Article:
Hicabi “Turk” Emekli, a Turkish immigrant and Catholic University graduate who played, coached and officiated soccer in the Washington area for more than a half-century, died Friday. He was 90.
The cause was complications from Alzheimer’s disease, said his son, John Emekli, who cared for his father in Silver Spring, Md.
“My dad was a passionate pioneer who left a beautiful legacy with soccer and his family,” John said.
Born in Ankara, Emekli played in the Turkish league before moving to the United States in 1951. He attended Columbia University and, at age 28, enrolled at Catholic. Older than his teammates, he was the player-coach for three seasons. The Cardinals averaged seven goals per game during an unbeaten season in 1957 and won two conference championships. He coached Catholic for 21 seasons.
In 1968, he also coached the Washington Whips in the North American Soccer League, a first-year operation that would go on to introduce a generation of young Americans to the world’s most popular sport. In a 40-year career as a referee, Emekli officiated an estimated 7,500 games at various levels.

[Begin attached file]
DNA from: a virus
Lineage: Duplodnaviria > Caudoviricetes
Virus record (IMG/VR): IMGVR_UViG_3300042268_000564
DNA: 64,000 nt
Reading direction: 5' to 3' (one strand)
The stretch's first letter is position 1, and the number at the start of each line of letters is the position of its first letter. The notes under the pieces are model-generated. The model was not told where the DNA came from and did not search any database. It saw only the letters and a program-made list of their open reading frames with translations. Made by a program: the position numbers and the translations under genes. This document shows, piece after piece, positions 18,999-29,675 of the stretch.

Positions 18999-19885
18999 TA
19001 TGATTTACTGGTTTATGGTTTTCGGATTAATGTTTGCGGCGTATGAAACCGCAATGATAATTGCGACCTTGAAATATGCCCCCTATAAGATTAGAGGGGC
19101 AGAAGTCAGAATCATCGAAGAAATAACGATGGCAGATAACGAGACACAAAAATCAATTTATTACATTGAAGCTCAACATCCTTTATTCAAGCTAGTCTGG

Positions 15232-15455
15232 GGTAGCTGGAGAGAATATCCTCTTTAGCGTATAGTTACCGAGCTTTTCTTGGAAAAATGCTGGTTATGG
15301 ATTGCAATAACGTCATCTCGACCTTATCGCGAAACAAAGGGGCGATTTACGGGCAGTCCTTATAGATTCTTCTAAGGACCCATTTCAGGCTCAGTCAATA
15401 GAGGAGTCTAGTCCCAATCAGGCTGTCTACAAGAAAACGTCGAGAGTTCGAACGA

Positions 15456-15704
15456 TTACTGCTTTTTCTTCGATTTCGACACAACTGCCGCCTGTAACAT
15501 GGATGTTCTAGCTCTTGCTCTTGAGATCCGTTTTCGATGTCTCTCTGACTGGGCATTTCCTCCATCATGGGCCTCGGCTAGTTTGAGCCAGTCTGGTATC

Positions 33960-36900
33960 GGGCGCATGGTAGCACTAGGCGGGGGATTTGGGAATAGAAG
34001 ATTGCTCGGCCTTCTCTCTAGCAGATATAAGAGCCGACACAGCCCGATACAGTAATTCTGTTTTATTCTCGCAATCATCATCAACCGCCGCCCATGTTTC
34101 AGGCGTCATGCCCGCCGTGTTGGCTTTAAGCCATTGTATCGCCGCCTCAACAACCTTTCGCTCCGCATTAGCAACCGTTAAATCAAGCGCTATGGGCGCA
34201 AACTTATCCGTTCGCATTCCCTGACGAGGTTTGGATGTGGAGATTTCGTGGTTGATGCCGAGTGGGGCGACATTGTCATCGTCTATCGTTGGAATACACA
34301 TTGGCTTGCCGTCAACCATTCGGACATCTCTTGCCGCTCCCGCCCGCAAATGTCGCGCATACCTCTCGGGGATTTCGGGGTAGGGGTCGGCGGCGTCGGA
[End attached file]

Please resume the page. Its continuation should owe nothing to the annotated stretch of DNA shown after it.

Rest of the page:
Nationally, he competed with traveling all-star teams and lectured at conventions.
In 2009, two years after receiving the Alzheimer’s diagnosis, he refereed his final match, at age 83.
In recent years, John would take his father, bound to a wheelchair, to Catholic matches and Washington Spirit games at Maryland SoccerPlex in Boyds. Last spring, they traveled to New Jersey to watch the Spirit, who compete in the National Women’s Soccer League.
“Turk found great joy and inspiration” watching local teams, John Emekli said, “and simply going out and kicking a soccer ball.”
Besides his son, Emekli is survived by two daughters, Mahi and Nora, who live in Connecticut. Emekli’s ex-wife, Dolores, also lives in Connecticut. He had three grandchildren.
A memorial service will be held Saturday, Dec. 19, at 5 p.m. at Catholic University’s Pryzbyla Center. In lieu of flowers, the family asks for donations to the Catholic University soccer programs or NWSL.
[On a personal note, the column I wrote about Turk two years ago is one of my favorites. You can read it here.]